Conversion Rate Optimisation can be extremely hard to complete and make informed decisions for low traffic websites. The lower the traffic the longer it’s going to take to get your results back and the less effective your efforts can be as you want to avoid doing multiple tests on a website.
For example if you needed 1,000 visitors to get enough data for a test and you only get 1,000 visitors a year it would take a year to conduct the test whereas if you had 1,000 in each month you’d be able to conduct 12 tests in that time.
When looking at how much data you need it might be better to look at your current levels of conversions and work backwards from there. We’d say you’d want a minimum of 20 conversions in a period and we’d recommend trying to get tests conducted at around a month’s length whenever possible. Therefore if you currently have a conversion rate of 2% you’d need 1,000 visitors each month, split between the control and the tested variables (10 conversions each).
However the more data you have, the more reliable the test results will be. You should therefore always try and get as much data as possible.
In an ideal world a/b split testing should always be completed in order to find out whether Conversion Rate Optimisation is working or not. What this means is that you have 2 versions of a page running at the same time with different people being sent to different versions. The different versions should be:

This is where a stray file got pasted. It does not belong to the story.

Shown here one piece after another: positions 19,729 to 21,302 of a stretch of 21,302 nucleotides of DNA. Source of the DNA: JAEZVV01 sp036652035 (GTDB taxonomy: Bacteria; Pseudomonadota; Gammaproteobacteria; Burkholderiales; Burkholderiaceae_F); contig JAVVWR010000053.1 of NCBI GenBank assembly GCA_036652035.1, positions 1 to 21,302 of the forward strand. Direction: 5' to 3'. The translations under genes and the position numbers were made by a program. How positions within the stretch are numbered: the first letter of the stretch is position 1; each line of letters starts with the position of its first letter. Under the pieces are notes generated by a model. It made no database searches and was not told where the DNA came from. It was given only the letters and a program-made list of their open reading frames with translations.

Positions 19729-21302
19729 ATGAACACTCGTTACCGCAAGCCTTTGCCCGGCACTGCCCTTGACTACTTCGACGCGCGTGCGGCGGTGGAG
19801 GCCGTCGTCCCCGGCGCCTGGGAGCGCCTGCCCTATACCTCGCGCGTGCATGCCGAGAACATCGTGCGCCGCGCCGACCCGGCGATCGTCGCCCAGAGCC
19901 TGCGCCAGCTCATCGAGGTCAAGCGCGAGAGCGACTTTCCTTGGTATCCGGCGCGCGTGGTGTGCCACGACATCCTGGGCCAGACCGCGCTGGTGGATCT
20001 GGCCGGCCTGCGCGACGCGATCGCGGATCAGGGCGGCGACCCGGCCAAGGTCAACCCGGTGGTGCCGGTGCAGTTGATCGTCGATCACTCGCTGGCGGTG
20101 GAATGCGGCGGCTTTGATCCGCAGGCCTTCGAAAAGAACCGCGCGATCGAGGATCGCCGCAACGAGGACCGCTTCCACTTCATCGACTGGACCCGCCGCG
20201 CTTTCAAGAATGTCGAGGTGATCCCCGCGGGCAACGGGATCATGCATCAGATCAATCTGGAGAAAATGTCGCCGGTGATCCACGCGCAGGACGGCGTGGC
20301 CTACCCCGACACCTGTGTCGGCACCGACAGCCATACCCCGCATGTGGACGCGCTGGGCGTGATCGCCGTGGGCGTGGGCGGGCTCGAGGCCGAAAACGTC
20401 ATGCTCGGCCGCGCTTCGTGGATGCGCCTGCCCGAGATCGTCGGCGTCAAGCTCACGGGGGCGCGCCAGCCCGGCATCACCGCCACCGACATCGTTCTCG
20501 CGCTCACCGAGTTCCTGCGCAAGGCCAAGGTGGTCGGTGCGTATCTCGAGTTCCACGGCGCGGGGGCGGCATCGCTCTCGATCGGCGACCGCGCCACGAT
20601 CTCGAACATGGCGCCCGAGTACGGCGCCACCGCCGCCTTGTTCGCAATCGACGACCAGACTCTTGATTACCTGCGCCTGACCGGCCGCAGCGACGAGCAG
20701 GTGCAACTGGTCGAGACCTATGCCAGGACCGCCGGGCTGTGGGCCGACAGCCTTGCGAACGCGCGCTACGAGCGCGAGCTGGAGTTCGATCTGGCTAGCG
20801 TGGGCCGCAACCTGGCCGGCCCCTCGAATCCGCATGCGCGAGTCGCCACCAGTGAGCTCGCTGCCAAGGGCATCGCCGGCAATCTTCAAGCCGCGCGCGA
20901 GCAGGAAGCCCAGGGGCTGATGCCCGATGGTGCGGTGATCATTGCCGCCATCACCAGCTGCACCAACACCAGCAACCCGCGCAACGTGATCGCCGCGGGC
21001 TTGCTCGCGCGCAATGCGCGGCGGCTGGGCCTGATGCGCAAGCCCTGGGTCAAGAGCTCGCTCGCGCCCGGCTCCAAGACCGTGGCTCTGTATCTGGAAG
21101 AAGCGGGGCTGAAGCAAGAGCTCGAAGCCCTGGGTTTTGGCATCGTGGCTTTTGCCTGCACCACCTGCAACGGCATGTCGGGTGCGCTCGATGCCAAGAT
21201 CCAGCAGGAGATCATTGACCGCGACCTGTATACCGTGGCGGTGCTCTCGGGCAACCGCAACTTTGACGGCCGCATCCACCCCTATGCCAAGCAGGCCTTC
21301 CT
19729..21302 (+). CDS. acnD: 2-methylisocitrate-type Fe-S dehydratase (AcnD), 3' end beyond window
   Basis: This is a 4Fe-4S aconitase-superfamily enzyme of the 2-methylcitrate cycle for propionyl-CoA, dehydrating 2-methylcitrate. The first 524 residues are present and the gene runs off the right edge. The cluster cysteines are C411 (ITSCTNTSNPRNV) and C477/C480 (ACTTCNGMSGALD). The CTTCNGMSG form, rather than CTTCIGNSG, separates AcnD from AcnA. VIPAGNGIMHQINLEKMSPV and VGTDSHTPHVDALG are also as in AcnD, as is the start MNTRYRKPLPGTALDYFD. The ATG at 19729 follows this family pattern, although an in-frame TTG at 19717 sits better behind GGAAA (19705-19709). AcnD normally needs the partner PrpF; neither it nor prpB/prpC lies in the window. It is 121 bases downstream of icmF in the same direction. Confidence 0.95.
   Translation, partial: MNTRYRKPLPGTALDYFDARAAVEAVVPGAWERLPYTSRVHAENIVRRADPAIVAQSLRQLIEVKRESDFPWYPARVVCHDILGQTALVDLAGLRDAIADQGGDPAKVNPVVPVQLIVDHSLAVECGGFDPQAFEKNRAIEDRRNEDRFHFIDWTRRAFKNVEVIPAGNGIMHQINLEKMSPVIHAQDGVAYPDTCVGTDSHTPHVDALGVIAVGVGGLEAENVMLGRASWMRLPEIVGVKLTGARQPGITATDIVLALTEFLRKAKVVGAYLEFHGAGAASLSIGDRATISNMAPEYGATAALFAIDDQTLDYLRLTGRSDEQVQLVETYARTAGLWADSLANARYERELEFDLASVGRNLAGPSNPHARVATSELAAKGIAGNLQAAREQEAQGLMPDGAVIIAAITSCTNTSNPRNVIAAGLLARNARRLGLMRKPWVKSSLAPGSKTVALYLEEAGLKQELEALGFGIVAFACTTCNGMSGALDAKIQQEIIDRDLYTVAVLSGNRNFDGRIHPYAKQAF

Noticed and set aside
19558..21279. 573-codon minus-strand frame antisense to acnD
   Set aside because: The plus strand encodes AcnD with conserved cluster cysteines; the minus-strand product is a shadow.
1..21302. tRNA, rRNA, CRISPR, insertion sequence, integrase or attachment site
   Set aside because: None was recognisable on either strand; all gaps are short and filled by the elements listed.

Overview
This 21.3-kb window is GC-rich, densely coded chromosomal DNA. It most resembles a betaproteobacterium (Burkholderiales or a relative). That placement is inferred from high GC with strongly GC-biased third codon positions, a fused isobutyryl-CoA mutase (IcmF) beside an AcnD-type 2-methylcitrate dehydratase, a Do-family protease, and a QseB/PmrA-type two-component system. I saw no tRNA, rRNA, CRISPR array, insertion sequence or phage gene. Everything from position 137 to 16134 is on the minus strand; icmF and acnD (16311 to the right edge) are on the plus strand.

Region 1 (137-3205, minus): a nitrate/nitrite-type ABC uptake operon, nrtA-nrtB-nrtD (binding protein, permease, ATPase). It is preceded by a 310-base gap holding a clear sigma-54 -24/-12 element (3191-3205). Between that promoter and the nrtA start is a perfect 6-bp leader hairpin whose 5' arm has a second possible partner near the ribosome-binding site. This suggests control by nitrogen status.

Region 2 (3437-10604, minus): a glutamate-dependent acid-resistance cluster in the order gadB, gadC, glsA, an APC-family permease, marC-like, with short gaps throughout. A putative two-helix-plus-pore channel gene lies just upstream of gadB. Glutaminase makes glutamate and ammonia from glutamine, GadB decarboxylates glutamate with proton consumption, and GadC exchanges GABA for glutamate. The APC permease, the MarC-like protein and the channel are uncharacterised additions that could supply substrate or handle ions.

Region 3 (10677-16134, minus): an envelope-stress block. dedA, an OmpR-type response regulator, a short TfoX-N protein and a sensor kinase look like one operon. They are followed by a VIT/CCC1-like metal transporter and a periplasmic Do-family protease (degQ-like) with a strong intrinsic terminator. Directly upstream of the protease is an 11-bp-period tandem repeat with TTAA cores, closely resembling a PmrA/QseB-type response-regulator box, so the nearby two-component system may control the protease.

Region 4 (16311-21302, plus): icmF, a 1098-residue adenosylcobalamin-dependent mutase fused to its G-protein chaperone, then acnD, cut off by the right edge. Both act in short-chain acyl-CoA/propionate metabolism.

A: The control – this is what the page was originally like
B: The experiment – this is the page with the changes you want to test
You can add more tests, however more traffic will be required to see which version is the best.
As you collect both the data at the same time you have a direct comparison between which version is performing better than the other. As they are running at the same time there’s also less chance of external factors such as seasonality and your brand getting stronger over time affecting your test results.
There’s also an option to do on off tests if traffic is low, however these can be affected by external factors and therefore may not give the most reliable data.
There are advantages of doing either and what your current position and your goals are will ultimately determine which approach is best for you.
Making lots of small changes you will likely see improvements over time and with each test you will know exactly how the changed element has affected the result. This is good for when you already have a good conversion rate and are happy to see results over time.
Making big changes each time makes it less clear as to which elements are making the page perform better or worse. However it’s more likely that the test will make a bigger overall difference. This means it makes sense to do these if you currently have a poor conversion rate and want to try and get results fast. The downside is that if the test comes back with negative results you won’t be clear as to why.